For Gorman, it is the first time they have been on the left-hand side of a top-of-the-bill fight since they stopped David Howe for the vacant Central Area title in Stoke in October 2016. He’s looking forward to it.
Gorman has signed a three-fight deal with Wasserman and it’s believed he’s being steered towards a British-title fight later this year. Joe Joyce is certain to vacate and we could see Gorman face Fabio Wardley for the belt. That could be a terrific bout.
Gorman has fought for the British title before, losing in five rounds to Daniel Dubois in July, 2019. Cut on his left eye in the second, Gorman was down twice.
Following that, Gorman left trainer Ricky Hatton and returned to Nathan Clarke, who trained him during his brief amateur career, and has boxed twice since, schooling Richard Lartey over 10 rounds and stopping Sour in two rounds.
Sour provides a formline to Friday night’s fight.
Gorman dropped him five times in three minutes and 39 seconds, while Salek shared a pair of 10-rounders with him.
Sour actually handed Salek his first pro defeat as a pro, on points in April, 2019, a result that was reversed in March.
Salek made a successful defense of his Czech title by beating Sour by one, two and three rounds on the judges’ scorecards.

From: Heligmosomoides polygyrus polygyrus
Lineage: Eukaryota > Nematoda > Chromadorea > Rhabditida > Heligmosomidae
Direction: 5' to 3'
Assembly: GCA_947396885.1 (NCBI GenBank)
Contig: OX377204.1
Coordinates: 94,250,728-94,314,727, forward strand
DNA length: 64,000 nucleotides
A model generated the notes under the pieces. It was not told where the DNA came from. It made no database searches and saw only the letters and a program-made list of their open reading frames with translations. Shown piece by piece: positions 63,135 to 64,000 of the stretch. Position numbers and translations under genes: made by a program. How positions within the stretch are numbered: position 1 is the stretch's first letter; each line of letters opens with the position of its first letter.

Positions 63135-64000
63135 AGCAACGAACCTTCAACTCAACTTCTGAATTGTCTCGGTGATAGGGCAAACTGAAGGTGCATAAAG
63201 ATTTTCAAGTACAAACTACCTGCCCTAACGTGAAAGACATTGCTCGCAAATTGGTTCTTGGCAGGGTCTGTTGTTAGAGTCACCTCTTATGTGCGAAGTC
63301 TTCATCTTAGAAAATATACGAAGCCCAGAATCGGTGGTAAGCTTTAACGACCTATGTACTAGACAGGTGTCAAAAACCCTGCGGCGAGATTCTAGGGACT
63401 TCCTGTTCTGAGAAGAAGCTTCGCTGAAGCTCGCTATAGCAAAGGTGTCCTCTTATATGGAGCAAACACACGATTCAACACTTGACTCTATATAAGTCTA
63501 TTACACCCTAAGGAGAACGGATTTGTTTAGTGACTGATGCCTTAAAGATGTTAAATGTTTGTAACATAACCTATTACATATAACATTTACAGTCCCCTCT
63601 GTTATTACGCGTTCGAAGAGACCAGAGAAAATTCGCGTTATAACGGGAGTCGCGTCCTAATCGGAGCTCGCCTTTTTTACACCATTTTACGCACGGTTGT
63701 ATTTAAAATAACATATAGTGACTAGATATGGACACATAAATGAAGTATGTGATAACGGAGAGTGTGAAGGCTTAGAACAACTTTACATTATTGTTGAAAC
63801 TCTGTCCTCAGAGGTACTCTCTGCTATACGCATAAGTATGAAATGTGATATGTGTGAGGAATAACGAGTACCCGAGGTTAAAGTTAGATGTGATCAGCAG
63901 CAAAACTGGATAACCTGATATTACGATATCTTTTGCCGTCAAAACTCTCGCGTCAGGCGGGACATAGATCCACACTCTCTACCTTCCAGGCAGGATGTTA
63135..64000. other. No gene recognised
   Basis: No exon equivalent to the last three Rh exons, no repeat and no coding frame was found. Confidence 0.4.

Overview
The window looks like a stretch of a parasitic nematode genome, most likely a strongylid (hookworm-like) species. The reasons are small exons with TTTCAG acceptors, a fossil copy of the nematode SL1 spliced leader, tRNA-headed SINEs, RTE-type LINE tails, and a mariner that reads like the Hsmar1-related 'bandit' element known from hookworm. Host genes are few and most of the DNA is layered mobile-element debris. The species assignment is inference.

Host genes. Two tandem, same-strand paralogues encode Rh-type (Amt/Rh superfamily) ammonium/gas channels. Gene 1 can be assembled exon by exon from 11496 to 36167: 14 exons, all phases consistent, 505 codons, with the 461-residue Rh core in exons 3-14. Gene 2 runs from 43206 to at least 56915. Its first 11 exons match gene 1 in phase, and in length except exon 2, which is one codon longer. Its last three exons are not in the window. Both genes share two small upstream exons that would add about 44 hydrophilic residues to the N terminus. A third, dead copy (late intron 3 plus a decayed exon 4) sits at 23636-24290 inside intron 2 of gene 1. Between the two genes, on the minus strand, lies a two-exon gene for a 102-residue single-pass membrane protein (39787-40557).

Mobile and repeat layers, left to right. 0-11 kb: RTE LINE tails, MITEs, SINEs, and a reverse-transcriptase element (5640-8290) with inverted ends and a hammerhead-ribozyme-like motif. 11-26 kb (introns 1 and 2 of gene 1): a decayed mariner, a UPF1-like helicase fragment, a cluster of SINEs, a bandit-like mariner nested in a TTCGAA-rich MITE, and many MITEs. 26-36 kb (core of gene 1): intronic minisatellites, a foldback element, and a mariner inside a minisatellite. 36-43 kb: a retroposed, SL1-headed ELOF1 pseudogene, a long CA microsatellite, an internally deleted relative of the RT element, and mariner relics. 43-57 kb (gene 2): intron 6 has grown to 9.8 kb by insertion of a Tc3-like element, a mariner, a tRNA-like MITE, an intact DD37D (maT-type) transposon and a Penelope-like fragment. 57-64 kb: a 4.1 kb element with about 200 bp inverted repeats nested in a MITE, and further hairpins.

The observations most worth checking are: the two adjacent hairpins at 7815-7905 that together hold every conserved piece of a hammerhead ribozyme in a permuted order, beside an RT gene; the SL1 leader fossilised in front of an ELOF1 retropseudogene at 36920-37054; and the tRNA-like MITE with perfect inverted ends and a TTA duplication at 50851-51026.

We have seen Salek, who is 24 the day before the fight, in Britain before, losing in three to Rotherham’s Kash Ali (18-1) in Sheffield last May.
Ali dropped him twice with uppercuts and cut him over his left eye before it was waved off.
Salek, who boxed into the 2016 World Youth Championships as an amateur before turning pro at 18, has 11 wins inside three rounds and Gorman describes him as a “big, dangerous man. He’s tough, game, comes forward and after winning his last fight his confidence will be high. ”
Gorman also acknowledges that his opponent is “hittable.”
The punch that Ali unraveled him with was the uppercut and that is a shot Gorman has in his arsenal, shown when stopping Sean Turner in three rounds in Manchester in June, 2018.
The Irishman is not dissimilar to Salek in style and it is a style that suits Gorman. If Salek walks towards Gorman on slow feet, they will walk straight into trouble.
Gorman is possibly at his now effective when walking opponents onto combinations. His ring rust has to be a concern given that Salek has all those early wins, but the likeliest outcome is that Gorman will get a confidence-building stoppage by the middle rounds.
The show also features the return of Ellesmere Port’s Mason Cartwright (17-3-1) against Angel Emilov (10-40-1) over eight.
For Cartwright it is his first fight since he was unanimously outpointed by British super-welterweight champion Troy Williamson (17-0-1) in Newcastle in March.
Two of the judges had Williamson winning by five rounds, but a score of 115-114 was a better reflection of Cartwright’s contribution to a fight-of-the-year contender.
Emilov is coming off a six-round draw with Southern Area champion Dean Richardson (12-0), but Cartwright should beat the Bulgarian on points.
THE VERDICT: Gorman and Kelly to make their case for big fights once the rust has been shed.